At the end of 2015, the Oxford English Dictionary (OED) announced that its Word of the Year would not be a word at all, but an emoji – the ‘face with tears of joy’ emoji, in fact.
As a twentysomething female, I am meant to be an avid user of emojis. According to the 2015 Emoji Report from Emogi, 78 per cent of women regularly use the symbols in comparison to 60 per cent of men, with 72 per cent of under-25s also using them frequently. In total, 92 per cent of the population is believed to have used an emoji at one time.
Yet I have never used a single one. Not a face with tears of joy, not an aubergine, and not a steaming pile of poo. And I don’t intend to, despite emoji being named the fastest-growing language in the world, with academics comparing it to the hieroglyphics of Ancient Egypt.
Here’s just a few of the reasons why I can’t stand emojis, as well as what I think is a much better visual option to enhance your content (I’m not just ranting, promise…):
They’re EVERYWHERE (*insert weary face emoji*)
Aside from finding their way to the top of the OED’s prestigious Word of the Year list, emojis have managed to creep their way into just about every aspect of modern life.
They’re all over our Facebook feeds, Kim Kardashian has of course spotted another money-making opportunity and released her own range of ‘Kimojis’, and they’re being used by a whole host of other brands. There’s no denying that they’ve been integral to some very successful marketing campaigns of late, with McDonald’s creating an entire advertising campaign using emojis relevant to its brand.
Even the BBC has begun to use emojis to accompany its headlines on social media. Occasionally, the news provider is seen adding a football emoji to a sports-related tweet, or a film reel to a video, despite already explaining what the post is in the accompanying text. Can people no longer tell a video is a video unless it is accompanied by a tiny picture of a film reel?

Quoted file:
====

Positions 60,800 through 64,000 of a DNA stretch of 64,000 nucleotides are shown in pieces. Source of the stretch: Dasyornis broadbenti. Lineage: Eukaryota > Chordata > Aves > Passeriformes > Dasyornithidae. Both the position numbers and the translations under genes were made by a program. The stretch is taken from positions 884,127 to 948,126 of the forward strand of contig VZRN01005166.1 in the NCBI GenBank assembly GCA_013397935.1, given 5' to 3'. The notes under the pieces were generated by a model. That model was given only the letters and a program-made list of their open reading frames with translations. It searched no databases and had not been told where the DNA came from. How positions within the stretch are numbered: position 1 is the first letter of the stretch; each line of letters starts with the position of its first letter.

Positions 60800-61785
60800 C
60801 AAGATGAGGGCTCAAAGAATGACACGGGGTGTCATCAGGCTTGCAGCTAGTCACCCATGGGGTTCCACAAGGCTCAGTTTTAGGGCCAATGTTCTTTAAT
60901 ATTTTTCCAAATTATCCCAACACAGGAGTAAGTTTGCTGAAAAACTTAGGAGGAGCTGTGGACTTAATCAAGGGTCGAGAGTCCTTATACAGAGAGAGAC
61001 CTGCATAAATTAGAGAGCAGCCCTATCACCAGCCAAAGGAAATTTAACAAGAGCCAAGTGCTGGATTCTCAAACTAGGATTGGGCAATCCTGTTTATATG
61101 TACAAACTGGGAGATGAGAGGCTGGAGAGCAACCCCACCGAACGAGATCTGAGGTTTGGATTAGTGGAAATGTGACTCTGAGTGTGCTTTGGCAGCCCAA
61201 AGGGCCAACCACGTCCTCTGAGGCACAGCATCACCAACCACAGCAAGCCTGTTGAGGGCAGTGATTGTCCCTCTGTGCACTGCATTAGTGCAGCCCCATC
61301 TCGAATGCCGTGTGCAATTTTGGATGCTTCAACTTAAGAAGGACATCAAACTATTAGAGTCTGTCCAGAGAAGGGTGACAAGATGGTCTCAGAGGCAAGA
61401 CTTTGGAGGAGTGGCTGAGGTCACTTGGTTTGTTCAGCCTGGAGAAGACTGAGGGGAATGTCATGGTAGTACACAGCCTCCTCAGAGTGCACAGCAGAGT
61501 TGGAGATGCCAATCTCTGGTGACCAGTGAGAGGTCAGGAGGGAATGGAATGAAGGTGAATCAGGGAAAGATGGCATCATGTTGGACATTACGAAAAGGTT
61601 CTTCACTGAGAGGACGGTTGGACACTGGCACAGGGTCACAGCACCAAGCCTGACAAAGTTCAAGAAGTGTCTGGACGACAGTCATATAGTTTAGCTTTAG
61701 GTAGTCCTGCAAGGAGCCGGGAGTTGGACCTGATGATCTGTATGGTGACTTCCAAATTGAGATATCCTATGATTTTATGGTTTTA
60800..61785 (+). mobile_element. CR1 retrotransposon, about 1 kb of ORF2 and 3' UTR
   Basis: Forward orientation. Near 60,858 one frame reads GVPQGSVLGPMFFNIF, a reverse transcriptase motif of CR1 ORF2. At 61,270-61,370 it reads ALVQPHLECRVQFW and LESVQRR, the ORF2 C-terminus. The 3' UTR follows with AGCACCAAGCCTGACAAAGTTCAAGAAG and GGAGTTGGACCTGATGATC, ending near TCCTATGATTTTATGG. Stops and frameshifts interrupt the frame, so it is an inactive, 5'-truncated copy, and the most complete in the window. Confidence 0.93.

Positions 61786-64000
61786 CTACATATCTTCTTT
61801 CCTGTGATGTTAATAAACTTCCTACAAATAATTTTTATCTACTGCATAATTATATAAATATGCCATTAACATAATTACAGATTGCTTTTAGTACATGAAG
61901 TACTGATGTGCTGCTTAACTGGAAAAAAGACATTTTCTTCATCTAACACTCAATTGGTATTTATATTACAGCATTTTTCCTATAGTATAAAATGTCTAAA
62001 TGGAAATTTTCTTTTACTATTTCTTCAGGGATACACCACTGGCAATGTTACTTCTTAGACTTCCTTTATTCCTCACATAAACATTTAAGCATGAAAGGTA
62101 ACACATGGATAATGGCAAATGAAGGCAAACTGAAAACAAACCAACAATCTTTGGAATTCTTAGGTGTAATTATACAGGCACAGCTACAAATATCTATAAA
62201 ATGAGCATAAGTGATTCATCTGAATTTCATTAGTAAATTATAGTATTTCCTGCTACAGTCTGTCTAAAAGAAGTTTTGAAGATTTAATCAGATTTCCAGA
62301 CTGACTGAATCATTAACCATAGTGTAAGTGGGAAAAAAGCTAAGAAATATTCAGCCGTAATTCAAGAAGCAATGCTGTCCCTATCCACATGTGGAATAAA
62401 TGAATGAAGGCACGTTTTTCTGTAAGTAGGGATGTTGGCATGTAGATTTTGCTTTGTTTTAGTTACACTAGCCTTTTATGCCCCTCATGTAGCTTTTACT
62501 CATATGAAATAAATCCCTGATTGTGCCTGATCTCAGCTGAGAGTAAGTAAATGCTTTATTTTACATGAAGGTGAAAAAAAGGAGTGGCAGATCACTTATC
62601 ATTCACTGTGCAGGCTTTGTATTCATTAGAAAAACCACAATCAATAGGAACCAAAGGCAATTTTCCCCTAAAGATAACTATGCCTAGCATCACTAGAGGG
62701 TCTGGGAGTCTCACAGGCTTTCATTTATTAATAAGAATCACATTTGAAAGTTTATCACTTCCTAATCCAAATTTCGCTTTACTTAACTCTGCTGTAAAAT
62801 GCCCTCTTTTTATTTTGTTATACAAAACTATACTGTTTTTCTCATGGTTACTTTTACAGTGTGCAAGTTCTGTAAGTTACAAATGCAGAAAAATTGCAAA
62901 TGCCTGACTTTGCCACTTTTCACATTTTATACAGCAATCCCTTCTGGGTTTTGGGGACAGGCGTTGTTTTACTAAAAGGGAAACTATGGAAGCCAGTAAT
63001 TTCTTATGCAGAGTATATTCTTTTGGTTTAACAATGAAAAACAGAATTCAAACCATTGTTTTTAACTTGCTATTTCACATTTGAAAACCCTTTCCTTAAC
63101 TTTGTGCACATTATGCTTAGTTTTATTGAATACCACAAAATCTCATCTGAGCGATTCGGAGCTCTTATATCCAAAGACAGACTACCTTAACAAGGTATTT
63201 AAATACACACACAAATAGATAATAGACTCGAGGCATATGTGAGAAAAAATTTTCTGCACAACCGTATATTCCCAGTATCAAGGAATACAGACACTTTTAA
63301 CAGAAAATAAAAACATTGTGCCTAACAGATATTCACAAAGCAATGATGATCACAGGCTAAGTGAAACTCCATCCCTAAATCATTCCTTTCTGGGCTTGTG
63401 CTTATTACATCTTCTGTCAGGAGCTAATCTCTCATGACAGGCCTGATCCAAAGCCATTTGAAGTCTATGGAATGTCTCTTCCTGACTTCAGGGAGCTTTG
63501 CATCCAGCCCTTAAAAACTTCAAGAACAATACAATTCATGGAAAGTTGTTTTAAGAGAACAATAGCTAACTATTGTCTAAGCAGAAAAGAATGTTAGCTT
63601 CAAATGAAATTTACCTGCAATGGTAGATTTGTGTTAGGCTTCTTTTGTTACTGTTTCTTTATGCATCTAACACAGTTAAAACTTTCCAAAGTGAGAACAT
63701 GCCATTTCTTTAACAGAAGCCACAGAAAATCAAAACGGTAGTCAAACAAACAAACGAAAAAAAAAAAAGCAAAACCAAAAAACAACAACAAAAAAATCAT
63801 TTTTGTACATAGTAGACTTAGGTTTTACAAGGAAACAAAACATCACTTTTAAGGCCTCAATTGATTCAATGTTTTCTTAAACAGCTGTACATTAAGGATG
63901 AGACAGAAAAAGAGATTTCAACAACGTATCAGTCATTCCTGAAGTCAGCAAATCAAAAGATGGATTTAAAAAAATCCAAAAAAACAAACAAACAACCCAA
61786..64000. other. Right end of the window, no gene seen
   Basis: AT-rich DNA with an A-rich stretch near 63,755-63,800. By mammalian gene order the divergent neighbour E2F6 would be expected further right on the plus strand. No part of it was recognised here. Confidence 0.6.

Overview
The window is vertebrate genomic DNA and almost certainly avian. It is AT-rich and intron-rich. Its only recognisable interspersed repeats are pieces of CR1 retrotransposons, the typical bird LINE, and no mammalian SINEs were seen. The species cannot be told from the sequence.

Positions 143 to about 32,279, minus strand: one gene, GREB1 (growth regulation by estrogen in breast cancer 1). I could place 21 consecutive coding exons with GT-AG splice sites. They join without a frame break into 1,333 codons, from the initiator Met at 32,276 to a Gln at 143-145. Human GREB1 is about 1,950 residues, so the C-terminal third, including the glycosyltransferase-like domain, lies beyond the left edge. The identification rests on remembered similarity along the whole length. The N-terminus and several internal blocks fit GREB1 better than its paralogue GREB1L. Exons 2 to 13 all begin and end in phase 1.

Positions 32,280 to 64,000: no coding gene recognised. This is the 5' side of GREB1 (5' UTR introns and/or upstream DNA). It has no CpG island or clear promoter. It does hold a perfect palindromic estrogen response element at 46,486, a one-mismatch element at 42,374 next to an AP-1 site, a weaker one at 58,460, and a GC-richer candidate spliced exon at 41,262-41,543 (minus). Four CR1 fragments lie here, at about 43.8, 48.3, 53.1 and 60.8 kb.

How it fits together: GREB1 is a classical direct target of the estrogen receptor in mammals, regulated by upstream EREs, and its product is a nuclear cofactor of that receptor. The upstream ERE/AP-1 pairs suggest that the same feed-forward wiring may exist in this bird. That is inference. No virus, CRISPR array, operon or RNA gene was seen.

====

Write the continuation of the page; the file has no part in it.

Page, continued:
To me, emojis fall into the same category as words such as ‘bae’ *shudder* and ‘on fleek’. Would the BBC use those?! I want authority and engaging images from my content, not the same old tiresome emojis.
Are we all robots who can’t react properly anymore?
When reading Facebook posts, we now have the option to ‘react’ to them, rather than just ‘like’ them. But didn’t we used to react anyway, by posting our thoughts underneath a status in the comments box? Surely those opinions were much more useful to brands and provided more detailed feedback than a ‘wow’ face?
It appears that the ‘face with tears of joy’ emoji is the new LOL. Rarely did anything that was followed by a LOL actually cause someone to physically laugh out loud – that was often saved for the acronym’s LMAO cousin. And seldom does anything accompanied by ‘face with tears of joy’ actually induce tears of elation.
Similarly, the much-used aubergine emoji is deployed in a phallic manner across dating sites, apps and private messages alike. But would you ever send a vegetable as a flirty response in real life?
Well, you can, with a new service from eggplant.com, which allows you to send aubergines via the post to a recipient of your choice – something that has proved strangely popular.
Furthermore, research carried out by TalkTalk Mobile last year led to the discovery that 72 per cent of 18 to 25-year-olds in the UK are more comfortable using an emoji to convey their feelings than putting them into words. As this demographic gets older and are joined in their excessive emoji usage by their younger counterparts, this avoidance of emotions and detailed communication is only likely to increase and brands may need to embrace emojis to ensure their content appeals to this growing demographic.
The importance of unique visuals
But is this really necessary?
Digital marketer Jeff Bullas states that content with relevant images or graphics tends to get 94 per cent more views than content without. Meanwhile, the Chief Marketing Officer Council found that almost three-quarters (73 per cent) of content marketers are planning to create more engaging visuals over the course of 2016, indicating that the majority are shunning emojis in favour of unique imagery.
We all know that unique content is preferable, particularly when it comes to visuals, so it’s vital for brands to make sure they are investing in custom graphics, image collages and illustrations to make their content stand out from the crowd. And if their audience ‘reacts’ with a ‘wow’ emoji, well, that’s as good a result as can be hoped for in today’s world.
And as for me? Bring back the humble emoticon. 😛